- examination of the groin, hernial orifices and male external genitalia
    - antenatal obstetric examination
    - examining a lump (generic)
    - examination of the breast
    - GALS assessment
    - tissue viability
    - phlebotomy (manakin)
    - first aid
    - otoscopy and hearing assessment
    - manual handling

    ...and any of those + anything from semesters 1 - 3 can come up in the OSCE next week. Very underprepared. It's as if we're expected to be doctors by the end of second year or something. Some may think that it's good that we're taught clinicals earlier on - I personally think it's a bit ambitious and excessive given our curriculum structure.
    Er, thats slightly extensive. I'd probably die under the pressure! :p:

    We just had to know the following:
    CVS exam
    Resp exam
    Abdominal exam
    Shoulder exam
    Hip exam
    Knee exam
    BP measurement
    PEFR
    Walking the blind
    Talking to the deaf
    Thyroid exam
    Cranial Nerves exam
    Upper Limb exam (motor and sensory)
    Lower Limb exam (motor and sensory)
    GALS
    BLS
    Communication Skills (gaining consent, taking a history, dealing with angry patients etc).

    I swear just doing that felt like a lot to do in second year so your stuff must be crazy hard! Thats not to put you off or anything before they start! Haha.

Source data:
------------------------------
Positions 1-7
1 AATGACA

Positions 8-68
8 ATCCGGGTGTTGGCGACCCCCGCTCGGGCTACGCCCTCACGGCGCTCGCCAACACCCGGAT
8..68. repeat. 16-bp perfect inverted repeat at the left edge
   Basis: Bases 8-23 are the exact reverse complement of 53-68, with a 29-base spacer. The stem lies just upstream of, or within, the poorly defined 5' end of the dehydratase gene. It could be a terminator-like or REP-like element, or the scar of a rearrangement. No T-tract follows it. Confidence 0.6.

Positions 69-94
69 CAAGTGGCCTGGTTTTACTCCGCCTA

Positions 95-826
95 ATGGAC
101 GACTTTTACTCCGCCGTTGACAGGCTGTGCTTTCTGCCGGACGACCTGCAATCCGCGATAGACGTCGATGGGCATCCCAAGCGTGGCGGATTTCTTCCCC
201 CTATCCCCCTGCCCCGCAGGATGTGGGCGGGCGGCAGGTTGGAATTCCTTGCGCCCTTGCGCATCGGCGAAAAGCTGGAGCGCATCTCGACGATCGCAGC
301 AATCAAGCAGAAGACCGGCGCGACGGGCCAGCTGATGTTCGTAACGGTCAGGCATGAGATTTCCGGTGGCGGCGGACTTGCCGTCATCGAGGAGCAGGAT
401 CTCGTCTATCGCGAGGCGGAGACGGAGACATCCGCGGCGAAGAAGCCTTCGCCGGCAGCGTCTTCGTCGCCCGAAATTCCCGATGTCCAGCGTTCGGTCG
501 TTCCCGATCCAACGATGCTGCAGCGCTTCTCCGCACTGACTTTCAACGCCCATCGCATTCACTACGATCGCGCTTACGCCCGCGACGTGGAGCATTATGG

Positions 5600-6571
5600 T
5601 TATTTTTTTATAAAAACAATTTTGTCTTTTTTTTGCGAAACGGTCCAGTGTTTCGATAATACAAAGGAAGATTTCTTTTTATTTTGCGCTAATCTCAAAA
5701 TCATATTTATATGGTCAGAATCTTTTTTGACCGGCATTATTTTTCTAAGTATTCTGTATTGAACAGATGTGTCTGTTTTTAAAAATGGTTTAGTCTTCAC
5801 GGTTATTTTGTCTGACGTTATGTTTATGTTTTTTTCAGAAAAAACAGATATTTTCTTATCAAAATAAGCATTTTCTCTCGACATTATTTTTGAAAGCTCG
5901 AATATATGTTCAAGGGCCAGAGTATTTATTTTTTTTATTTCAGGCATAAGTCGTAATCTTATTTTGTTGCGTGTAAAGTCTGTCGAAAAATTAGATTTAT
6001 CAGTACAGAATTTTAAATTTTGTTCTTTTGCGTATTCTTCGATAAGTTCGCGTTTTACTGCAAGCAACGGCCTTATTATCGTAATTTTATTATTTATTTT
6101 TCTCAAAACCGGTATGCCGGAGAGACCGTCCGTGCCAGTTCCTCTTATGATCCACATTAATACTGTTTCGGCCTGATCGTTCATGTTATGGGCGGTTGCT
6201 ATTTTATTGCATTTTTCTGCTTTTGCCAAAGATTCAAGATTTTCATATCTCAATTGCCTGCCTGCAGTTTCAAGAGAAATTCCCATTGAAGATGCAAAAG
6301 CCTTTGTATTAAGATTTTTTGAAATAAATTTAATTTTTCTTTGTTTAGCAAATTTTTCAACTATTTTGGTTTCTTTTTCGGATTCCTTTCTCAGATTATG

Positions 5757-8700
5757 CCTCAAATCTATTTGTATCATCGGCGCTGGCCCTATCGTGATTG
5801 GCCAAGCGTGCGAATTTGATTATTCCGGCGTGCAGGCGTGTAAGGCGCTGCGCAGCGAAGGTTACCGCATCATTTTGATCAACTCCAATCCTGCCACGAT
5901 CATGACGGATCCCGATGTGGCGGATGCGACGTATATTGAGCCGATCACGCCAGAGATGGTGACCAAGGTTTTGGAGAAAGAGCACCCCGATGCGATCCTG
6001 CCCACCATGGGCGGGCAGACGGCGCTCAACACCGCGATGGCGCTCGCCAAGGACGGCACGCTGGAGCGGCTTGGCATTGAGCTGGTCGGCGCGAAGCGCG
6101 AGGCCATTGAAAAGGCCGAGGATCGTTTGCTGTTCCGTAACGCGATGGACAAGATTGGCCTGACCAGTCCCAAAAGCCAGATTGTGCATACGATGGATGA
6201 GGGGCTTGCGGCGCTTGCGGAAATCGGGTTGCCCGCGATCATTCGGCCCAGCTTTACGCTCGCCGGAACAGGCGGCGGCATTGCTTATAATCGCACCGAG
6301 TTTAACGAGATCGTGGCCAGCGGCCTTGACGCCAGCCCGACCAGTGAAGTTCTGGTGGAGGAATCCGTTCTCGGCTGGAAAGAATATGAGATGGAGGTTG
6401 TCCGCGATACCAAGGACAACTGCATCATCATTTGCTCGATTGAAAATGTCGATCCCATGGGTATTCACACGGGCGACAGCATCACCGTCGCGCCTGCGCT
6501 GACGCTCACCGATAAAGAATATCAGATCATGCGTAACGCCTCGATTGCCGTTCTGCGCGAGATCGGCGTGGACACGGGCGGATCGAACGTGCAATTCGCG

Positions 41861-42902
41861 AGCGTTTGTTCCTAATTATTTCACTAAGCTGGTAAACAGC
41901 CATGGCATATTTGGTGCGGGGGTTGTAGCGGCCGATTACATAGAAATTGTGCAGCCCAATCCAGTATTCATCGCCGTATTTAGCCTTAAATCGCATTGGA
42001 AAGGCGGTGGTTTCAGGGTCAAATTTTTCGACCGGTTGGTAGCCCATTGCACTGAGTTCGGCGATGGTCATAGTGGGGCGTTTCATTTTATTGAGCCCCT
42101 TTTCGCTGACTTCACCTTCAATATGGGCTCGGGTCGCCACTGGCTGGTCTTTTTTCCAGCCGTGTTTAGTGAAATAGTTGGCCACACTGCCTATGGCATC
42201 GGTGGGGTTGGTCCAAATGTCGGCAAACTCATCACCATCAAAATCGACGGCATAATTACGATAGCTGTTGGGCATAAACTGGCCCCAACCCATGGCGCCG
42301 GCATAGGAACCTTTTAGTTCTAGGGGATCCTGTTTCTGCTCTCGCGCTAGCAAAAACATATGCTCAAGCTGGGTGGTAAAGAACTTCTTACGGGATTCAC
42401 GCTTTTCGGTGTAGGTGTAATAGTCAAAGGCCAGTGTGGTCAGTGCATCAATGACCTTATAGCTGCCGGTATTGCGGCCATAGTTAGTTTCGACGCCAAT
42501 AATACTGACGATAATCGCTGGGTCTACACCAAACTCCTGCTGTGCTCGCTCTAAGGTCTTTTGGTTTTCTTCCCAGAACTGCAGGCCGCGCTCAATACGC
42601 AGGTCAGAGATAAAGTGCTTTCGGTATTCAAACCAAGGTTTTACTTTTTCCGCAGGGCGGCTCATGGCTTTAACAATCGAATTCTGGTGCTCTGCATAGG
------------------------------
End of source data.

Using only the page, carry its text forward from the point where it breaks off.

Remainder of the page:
(Original post by Kinkerz)
    Ours is relatively systems based, but it's also spiral. Like, we did everything in year one (bar a few topics), but revisited most things in year two and covered the majority of the things we missed (and we'll cover the remainder next year).

    For instance, last year my understanding on a lot of the topics was reasonable, but not brilliant; I feel like after year two I understand most bodily systems really quite well. And a lot of the students who didn't feel comfortable with things after first year got a second chance to bolster things this year.

    I guess you could then make the argument for covering things properly once rather than the spiral filling in gaps each time you complete a turn. Then again, human memory often leaves a lot to be desired; I'm convinced I'll remember things better having covered information twice or once but had a decent grounding to work on than if I'd just covered it once from scratch.